Project description:Na+K+2Cl- co-transporters (NKCCs) effect the electroneutral movement of Na+-K+ and 2Cl- ions across the plasma membrane of vertebrate cells. There are two known NKCC isoforms, NKCC1 (Slc12a2) and NKCC2 (Slc12a1). NKCC1 is a ubiquitously expressed transporter involved in cell volume regulation, Cl- homeostasis and epithelial salt secretion, whereas NKCC2 is abundantly expressed in kidney epithelial cells of the thick ascending loop of Henle, where it plays key roles in NaCl reabsorption and electrolyte homeostasis. Although NKCC1 and NKCC2 co-transport the same ions with identical stoichiometry, NKCC1 actively co-transports water whereas NKCC2 does not. There is growing evidence showing that NKCC2 is expressed outside the kidney, but its function in extra-renal tissues remains unknown. The present study shows molecular and functional evidence of endogenous NKCC2 expression in COS7 cells, a widely used mammalian cell model. Endogenous NKCC2 is primarily found in recycling endosomes, Golgi cisternae, Golgi-derived vesicles, and to a lesser extent in the endoplasmic reticulum. Unlike NKCC1, NKCC2 is minimally hybrid/complex N-glycosylated under basal conditions and yet it is trafficked to the plasma membrane region of hyper-osmotically challenged cells through mechanisms that require minimal complex N-glycosylation or functional Golgi cisternae. Control COS7 cells exposed to slightly hyperosmotic (~6.7%) solutions for 16 h were not shrunken, suggesting that either one or both NKCC1 and NKCC2 may participate in cell volume recovery. However, NKCC2 targeted to the plasma membrane region or transient over-expression of NKCC2 failed to rescue NKCC1 in COS7 cells where NKCC1 had been silenced. Further, COS7 cells in which NKCC1, but not NKCC2, was silenced exhibited reduced cell size compared to control cells. Altogether, these results suggest that NKCC2 does not participate in cell volume recovery and therefore, NKCC1 and NKCC2 are functionally different Na+K+2Cl- co-transporters.
Project description:Bumetanide (BTN or BUM) is a FDA-approved potent loop diuretic (LD) that acts by antagonizing sodium-potassium-chloride (Na-K-Cl) cotransporters, NKCC1 (SLc12a2) and NKCC2. While NKCC1 is expressed both in the CNS and in systemic organs, NKCC2 is kidney-specific. The off-label use of BTN to modulate neuronal transmembrane Cl- gradients by blocking NKCC1 in the CNS has now been tested as an anti-seizure agent and as an intervention for neurological disorders in pre-clinical studies with varying results. BTN safety and efficacy for its off-label use has also been tested in several clinical trials for neonates, children, adolescents, and adults. It failed to meet efficacy criteria for hypoxic-ischemic encephalopathy (HIE) neonatal seizures. In contrast, positive outcomes in temporal lobe epilepsy (TLE), autism, and schizophrenia trials have been attributed to BTN in studies evaluating its off-label use. NKCC1 is an electroneutral neuronal Cl- importer and the dominance of NKCC1 function has been proposed as the common pathology for HIE seizures, TLE, autism, and schizophrenia. Therefore, the use of BTN to antagonize neuronal NKCC1 with the goal to lower internal Cl- levels and promote GABAergic mediated hyperpolarization has been proposed. In this review, we summarize the data and results for pre-clinical and clinical studies that have tested off-label BTN interventions and report variable outcomes. We also compare the data underlying the developmental expression profile of NKCC1 and KCC2, highlight the limitations of BTN's brain-availability and consider its actions on non-neuronal cells.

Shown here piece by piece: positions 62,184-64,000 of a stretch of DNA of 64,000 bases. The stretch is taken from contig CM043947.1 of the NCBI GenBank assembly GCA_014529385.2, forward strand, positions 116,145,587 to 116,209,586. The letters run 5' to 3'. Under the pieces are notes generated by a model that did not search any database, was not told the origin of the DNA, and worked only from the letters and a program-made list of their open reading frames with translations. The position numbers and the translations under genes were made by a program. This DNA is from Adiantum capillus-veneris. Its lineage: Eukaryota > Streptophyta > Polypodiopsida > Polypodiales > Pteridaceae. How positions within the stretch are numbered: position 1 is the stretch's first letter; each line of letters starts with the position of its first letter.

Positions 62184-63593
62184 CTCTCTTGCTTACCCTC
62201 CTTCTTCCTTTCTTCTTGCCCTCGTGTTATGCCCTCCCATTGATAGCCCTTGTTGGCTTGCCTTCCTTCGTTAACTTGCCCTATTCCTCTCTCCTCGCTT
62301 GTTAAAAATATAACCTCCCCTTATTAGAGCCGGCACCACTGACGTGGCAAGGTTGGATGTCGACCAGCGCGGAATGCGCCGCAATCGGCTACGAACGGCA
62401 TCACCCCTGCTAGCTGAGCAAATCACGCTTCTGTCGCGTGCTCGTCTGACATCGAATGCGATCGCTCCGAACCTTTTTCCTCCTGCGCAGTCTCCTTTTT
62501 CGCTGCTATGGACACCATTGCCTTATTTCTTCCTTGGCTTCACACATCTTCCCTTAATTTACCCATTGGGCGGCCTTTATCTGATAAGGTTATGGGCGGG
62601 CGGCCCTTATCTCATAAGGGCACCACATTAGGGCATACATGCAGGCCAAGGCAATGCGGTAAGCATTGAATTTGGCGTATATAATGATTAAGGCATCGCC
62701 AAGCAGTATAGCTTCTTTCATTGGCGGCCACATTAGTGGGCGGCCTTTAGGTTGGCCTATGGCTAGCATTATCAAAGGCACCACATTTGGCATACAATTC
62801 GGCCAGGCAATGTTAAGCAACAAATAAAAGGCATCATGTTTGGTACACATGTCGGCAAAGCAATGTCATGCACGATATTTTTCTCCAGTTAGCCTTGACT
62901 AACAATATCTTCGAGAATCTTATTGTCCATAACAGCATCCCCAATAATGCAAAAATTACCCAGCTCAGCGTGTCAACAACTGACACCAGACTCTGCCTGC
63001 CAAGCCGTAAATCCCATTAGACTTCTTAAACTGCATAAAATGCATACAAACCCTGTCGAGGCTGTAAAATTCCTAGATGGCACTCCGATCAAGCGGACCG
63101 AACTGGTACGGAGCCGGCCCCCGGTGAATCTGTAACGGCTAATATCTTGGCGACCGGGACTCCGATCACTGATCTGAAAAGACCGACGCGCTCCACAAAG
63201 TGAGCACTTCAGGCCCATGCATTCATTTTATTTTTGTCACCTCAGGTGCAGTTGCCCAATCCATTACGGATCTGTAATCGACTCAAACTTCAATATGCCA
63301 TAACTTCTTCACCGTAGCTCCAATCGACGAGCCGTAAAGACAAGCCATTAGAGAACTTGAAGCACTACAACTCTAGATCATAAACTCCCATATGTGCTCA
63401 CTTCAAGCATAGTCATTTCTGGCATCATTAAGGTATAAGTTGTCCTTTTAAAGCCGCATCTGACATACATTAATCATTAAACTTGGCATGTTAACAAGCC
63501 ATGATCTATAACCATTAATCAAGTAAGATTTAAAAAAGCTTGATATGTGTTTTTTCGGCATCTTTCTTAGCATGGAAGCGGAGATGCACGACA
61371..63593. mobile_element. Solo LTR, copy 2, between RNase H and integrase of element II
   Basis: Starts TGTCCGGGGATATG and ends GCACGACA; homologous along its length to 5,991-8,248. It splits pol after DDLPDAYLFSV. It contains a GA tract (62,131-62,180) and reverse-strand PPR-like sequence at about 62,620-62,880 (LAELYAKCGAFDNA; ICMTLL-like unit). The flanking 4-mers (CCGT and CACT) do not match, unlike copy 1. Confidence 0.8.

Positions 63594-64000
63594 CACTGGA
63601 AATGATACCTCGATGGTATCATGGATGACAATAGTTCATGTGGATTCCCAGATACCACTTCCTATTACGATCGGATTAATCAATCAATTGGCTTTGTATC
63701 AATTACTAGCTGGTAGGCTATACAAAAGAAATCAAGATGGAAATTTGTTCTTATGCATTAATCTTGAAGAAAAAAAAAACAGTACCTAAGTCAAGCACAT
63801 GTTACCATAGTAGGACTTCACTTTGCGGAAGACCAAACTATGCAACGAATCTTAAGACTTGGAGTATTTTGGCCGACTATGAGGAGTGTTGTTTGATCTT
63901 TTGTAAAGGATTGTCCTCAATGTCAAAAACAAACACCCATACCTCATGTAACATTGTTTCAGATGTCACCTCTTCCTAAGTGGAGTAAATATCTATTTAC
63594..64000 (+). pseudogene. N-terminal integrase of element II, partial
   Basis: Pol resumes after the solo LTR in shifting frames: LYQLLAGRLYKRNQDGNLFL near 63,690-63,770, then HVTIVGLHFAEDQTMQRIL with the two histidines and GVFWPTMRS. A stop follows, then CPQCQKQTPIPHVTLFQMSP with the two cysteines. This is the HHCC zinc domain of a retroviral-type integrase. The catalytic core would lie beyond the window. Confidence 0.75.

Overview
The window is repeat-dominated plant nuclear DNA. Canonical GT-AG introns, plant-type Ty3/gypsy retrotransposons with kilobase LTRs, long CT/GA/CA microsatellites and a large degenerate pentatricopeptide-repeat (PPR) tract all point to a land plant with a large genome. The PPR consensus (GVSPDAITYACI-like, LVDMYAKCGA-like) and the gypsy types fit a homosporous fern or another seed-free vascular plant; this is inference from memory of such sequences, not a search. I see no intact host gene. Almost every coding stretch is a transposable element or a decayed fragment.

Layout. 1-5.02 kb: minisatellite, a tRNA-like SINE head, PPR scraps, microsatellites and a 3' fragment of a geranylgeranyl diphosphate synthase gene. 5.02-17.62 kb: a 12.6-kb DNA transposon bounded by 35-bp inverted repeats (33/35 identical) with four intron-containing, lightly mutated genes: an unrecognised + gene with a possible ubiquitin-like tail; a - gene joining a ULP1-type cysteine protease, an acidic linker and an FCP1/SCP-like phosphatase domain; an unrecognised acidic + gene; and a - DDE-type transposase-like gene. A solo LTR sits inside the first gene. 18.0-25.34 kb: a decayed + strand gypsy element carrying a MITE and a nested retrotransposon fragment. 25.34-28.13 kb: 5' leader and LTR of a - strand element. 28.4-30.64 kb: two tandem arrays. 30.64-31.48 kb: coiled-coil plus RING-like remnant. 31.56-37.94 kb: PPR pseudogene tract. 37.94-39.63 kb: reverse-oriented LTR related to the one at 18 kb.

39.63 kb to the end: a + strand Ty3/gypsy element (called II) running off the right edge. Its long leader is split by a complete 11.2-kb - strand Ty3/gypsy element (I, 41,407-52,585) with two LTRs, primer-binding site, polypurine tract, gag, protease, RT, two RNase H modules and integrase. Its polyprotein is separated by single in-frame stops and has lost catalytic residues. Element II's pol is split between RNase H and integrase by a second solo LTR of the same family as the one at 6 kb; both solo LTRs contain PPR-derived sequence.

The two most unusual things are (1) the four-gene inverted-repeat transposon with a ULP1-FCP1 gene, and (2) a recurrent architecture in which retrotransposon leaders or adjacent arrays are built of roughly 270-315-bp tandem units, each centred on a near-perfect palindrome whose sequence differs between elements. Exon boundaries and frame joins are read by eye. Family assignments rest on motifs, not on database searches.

Project description:Early in development, GABA, an inhibitory neurotransmitter in adults, is excitatory. NKCC1 (SLC12A2) encodes one of two cation chloride cotransporters mediating the conversion of GABA from excitatory to inhibitory. Using 3' and 5' RACE and PCR, we verified previously characterized alternative transcripts of NKCC1a (1-27) and NKCC1b (1-27(?21)), identified new NKCC1 transcripts, and explored their expression patterns during human prefrontal cortical development. A novel ultra-short transcript (1-2a) was expressed preferentially in the fetus. Expression of NKCC1b and 1-2a were decreased in schizophrenia compared with controls (NKCC1b: 0.8-fold decrease, p = 0.013; 1-2a: 0.8-fold decrease, p = 0.006). Furthermore, the expression of NKCC1b was associated with NKCC1 polymorphism rs3087889. The minor allele at rs3087889, associated with reduced NKCC1b expression (homozygous for major allele: N = 37; homozygous for minor allele: N = 15; 1.5-fold decrease; p < 0.01), was also associated with a modest increase in schizophrenia risk in a case-control sample (controls: N = 435; cases: N = 397, OR = 1.5). This same allele was then found associated with cognitive (n = 369) and fMRI (n = 313) intermediate phenotypes associated with schizophrenia-working memory (Cohen's d = 0.35), global cognition or g (d = 0.18), and prefrontal inefficiency (d = 0.36) as measured by BOLD fMRI during a working memory task. Together, these preclinical and clinical results suggest that variation in NKCC1 may increase risk for schizophrenia via alterations of mRNA expression at the molecular level and impairment of optimal prefrontal function at the macro or systems level.